Close Encounters of the Furred Kind

Think of an Australian animal icon.  Got one?

Now think about the last time (if ever!) you saw that animal in its natural habitat: happy, healthy, free.

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If you can, you’re one of the lucky ones.  If you can’t, how special must a place be where you can see not just one, but many famous furred Aussies roaming at will?

Kangaroo Island, off the coast of South Australia, is just such a place.

Although sounding like something straight from Muriel’s Wedding, KI (as the locals call it) is one of Australia’s special places.  What makes it special isn’t just the stunning Southern Ocean coastline, the 500 year old grass trees, the local food scene, the last remaining bastion of pure Ligurian bees, the surprisingly good wine or even the sumptuous splurge that is the Southern Ocean Lodge.

For me, KI’s special-ness lies in its furry residents.  Whether it’s the unique fuzzy, chocolatey kangaroos, seeing an echidna bumble its way along the roadside, watching up to 20 Wedge-tailed Eagles soaring the thermals or seeing my first koala not in a zoo, KI now holds a special place in my heart.

Here’s why…

Tip: Seal Bay in the south of Kangaroo Island is home to rare Australian sea lions.  Pay extra to go down to the beach with a guide and you’ll be able to watch on as sea lions amble past you to the ocean!

Go in the morning for light to come from behind you for best photography.

Bird shots were taken at Raptor Domain, so not really in the wild, but we did see loads flying free.

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9 comments

  1. One day when we finally get to visit Oz, this will definitely be on the list! I think you have even outdone yourself on the cute fuzzy photo’s!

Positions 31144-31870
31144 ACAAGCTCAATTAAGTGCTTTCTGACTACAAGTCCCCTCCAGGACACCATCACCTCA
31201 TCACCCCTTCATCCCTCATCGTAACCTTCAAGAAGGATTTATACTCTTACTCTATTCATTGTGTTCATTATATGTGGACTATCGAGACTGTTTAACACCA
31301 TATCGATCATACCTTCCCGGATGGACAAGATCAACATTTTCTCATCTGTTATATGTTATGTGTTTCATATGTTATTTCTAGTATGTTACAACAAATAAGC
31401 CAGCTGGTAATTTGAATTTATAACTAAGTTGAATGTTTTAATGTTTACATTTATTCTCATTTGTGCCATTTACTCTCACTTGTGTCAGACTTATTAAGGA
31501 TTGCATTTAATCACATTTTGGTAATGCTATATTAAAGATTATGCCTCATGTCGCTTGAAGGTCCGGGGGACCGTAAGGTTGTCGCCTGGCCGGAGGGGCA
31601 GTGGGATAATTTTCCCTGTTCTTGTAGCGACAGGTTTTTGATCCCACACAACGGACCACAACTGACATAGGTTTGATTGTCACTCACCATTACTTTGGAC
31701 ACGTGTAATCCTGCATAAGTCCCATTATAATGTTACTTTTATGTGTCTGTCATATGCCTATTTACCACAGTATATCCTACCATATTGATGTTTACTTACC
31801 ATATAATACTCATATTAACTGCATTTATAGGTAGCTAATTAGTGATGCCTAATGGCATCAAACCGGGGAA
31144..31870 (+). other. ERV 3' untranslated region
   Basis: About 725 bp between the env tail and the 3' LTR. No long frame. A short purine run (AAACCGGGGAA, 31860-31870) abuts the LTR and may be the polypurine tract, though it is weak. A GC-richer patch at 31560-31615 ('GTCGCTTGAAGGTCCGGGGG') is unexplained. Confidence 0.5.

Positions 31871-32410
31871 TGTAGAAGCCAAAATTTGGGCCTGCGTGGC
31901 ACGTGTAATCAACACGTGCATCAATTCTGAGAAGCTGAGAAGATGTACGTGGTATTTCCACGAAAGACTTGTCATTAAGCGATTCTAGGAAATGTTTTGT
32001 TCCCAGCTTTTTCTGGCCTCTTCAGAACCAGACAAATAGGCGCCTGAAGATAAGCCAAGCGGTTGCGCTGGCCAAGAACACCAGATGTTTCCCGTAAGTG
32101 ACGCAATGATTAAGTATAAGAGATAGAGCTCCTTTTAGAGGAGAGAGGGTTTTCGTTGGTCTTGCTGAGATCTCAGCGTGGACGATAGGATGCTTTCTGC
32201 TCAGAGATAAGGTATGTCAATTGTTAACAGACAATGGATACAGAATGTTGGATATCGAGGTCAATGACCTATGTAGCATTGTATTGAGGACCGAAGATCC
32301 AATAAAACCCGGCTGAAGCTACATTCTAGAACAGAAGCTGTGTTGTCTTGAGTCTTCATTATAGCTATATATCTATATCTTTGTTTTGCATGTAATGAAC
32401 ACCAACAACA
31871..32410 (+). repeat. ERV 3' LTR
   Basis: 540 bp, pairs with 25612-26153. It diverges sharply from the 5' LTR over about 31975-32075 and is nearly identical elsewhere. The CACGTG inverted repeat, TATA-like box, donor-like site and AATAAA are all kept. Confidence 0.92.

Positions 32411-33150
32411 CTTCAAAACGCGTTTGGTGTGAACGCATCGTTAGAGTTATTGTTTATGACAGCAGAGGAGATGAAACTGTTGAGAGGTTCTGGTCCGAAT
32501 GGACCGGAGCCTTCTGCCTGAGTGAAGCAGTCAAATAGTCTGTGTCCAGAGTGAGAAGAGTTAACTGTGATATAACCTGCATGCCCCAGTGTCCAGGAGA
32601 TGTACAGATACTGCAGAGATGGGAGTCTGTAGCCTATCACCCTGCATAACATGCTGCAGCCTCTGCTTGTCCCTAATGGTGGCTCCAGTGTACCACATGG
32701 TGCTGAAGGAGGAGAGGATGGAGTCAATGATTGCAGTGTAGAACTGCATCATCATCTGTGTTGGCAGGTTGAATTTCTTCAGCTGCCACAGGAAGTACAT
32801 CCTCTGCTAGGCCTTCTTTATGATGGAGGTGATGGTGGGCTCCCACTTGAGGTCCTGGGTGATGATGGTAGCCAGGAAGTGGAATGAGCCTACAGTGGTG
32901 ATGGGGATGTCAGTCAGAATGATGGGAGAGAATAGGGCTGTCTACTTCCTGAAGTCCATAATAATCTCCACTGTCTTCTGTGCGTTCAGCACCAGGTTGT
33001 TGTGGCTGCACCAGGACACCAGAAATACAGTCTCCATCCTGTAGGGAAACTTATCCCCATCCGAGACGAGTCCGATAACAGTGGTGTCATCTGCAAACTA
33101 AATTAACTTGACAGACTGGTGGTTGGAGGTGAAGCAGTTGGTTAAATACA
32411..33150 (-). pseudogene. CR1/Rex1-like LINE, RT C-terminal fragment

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    • Thanks so much. Do you know what, it may well be! I was so excited to see it I don’t think I noticed is was unusually pale at the time. Although another one we had seen or day or so previous was also paler than normal. I realised I had a massive smear on my lens afterwards so unfortunately the photo isn’t the sharpest to really zoom in and try and see its eye.

      Thanks for your comment!

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      • Had to come back and have another look at this little guy. It might not be a pure albino but certainly looks to be a bit on the melanin deficient side! Usually the tips of the spines and underfur are black/brown? I wonder if this one is a chameleon – blending in with the sand.

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      • I did a little bit of research and apparently the further south they are the darker they get, well this little guy certainly doesn’t fall in with that! I compared him with the other one I have a photo of and although the spines are light, the fur is dark, whereas this one’s fur is really light too, so maybe it really is an albino!

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